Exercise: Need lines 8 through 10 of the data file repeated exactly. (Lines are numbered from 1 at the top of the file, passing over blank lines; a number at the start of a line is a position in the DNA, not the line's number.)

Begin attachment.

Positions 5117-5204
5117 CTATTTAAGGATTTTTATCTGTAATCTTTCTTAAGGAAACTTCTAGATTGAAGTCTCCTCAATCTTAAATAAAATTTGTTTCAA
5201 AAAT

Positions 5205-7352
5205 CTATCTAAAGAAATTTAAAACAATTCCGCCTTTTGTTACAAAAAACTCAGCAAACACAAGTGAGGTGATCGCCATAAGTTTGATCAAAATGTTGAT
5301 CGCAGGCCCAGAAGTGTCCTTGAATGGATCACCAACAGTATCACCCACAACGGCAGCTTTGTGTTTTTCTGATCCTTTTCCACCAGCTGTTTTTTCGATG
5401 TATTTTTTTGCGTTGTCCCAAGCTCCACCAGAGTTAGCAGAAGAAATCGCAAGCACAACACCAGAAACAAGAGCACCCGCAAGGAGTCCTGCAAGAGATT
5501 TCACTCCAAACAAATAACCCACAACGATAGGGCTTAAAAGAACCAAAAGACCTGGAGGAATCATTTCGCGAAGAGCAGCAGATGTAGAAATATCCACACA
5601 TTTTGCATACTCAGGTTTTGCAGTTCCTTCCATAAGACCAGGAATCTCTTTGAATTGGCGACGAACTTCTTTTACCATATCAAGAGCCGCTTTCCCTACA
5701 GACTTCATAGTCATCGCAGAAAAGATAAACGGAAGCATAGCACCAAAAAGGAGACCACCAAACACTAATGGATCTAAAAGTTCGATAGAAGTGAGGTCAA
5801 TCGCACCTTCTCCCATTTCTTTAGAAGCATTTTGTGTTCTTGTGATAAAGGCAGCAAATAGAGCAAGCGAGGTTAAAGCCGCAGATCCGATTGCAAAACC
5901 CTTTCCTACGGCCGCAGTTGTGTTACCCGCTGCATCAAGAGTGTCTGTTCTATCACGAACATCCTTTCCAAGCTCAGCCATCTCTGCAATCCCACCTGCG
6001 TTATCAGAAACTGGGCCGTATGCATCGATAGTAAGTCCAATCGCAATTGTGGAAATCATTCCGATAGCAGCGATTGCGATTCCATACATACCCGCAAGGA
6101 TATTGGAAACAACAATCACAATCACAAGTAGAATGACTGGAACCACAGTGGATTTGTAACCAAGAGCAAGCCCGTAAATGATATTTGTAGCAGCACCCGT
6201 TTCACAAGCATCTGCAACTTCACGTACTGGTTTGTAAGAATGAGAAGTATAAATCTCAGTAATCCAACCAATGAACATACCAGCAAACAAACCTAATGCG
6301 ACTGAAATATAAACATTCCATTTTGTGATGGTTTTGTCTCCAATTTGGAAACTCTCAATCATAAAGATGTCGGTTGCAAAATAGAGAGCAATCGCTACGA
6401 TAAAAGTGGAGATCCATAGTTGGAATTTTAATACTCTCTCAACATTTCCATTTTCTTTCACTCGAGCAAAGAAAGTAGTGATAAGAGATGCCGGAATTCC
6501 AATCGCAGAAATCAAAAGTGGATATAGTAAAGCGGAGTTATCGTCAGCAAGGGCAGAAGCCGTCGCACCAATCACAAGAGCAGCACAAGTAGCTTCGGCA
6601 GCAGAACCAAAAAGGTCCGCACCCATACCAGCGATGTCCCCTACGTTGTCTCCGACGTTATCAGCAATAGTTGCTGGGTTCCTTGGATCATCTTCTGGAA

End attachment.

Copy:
5501 TCACTCCAAACAAATAACCCACAACGATAGGGCTTAAAAGAACCAAAAGACCTGGAGGAATCATTTCGCGAAGAGCAGCAGATGTAGAAATATCCACACA
5601 TTTTGCATACTCAGGTTTTGCAGTTCCTTCCATAAGACCAGGAATCTCTTTGAATTGGCGACGAACTTCTTTTACCATATCAAGAGCCGCTTTCCCTACA
5701 GACTTCATAGTCATCGCAGAAAAGATAAACGGAAGCATAGCACCAAAAAGGAGACCACCAAACACTAATGGATCTAAAAGTTCGATAGAAGTGAGGTCAA